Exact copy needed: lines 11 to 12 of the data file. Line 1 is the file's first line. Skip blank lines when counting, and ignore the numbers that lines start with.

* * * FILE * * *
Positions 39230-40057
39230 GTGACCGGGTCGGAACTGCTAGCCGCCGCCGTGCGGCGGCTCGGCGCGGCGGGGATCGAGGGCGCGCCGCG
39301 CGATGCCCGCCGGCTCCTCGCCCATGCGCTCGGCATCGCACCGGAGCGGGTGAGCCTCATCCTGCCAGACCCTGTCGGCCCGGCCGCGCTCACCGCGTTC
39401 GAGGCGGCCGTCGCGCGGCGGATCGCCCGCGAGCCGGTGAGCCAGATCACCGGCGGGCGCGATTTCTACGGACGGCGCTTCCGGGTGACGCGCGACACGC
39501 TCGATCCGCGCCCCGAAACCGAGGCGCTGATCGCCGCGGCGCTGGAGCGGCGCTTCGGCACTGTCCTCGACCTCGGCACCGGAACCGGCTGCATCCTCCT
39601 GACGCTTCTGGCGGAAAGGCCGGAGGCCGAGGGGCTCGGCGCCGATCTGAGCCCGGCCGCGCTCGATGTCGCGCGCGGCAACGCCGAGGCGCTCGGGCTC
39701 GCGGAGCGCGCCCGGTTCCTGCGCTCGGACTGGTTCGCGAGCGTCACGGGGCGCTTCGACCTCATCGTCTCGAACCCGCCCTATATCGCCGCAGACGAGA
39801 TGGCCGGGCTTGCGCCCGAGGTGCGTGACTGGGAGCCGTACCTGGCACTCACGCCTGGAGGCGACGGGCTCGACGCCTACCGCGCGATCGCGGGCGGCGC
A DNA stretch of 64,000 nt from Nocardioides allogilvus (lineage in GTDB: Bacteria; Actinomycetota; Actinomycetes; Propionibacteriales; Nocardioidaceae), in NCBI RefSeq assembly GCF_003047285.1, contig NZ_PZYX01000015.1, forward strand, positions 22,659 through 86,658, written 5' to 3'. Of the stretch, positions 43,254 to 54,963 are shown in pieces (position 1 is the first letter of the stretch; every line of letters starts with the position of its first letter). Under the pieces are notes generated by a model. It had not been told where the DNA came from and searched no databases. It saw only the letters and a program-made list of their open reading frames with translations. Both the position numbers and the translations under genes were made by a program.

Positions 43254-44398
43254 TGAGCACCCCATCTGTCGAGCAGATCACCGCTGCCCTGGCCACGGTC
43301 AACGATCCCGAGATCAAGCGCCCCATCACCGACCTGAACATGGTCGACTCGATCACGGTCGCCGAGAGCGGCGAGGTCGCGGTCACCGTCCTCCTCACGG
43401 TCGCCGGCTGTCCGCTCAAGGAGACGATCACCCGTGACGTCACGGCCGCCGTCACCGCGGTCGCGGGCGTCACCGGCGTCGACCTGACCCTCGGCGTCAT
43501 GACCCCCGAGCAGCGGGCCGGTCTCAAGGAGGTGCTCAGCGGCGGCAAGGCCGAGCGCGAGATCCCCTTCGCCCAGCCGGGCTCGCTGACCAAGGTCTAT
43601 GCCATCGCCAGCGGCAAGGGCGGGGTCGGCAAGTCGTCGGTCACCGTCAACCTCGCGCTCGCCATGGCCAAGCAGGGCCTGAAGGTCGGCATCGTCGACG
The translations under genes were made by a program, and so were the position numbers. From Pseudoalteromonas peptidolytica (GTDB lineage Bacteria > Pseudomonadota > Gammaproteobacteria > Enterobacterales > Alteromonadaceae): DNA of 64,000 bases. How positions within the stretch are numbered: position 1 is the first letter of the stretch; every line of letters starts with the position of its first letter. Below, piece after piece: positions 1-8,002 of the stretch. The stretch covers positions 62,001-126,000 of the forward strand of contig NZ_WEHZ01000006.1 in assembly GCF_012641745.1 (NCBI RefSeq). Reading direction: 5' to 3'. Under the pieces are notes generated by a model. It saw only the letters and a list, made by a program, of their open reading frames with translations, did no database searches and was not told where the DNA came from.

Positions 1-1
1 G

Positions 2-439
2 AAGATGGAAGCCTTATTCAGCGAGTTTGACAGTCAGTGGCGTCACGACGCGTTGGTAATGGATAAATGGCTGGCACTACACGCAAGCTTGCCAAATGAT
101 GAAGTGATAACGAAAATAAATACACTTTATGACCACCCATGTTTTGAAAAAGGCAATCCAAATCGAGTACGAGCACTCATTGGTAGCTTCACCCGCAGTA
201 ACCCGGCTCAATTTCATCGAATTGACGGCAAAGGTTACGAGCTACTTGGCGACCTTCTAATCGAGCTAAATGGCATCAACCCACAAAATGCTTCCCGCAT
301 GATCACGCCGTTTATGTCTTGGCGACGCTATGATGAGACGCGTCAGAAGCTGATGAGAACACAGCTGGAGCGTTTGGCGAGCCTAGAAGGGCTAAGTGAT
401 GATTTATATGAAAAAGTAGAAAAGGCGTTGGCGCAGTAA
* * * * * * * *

43254 TGAGCACCCCATCTGTCGAGCAGATCACCGCTGCCCTGGCCACGGTC
43301 AACGATCCCGAGATCAAGCGCCCCATCACCGACCTGAACATGGTCGACTCGATCACGGTCGCCGAGAGCGGCGAGGTCGCGGTCACCGTCCTCCTCACGG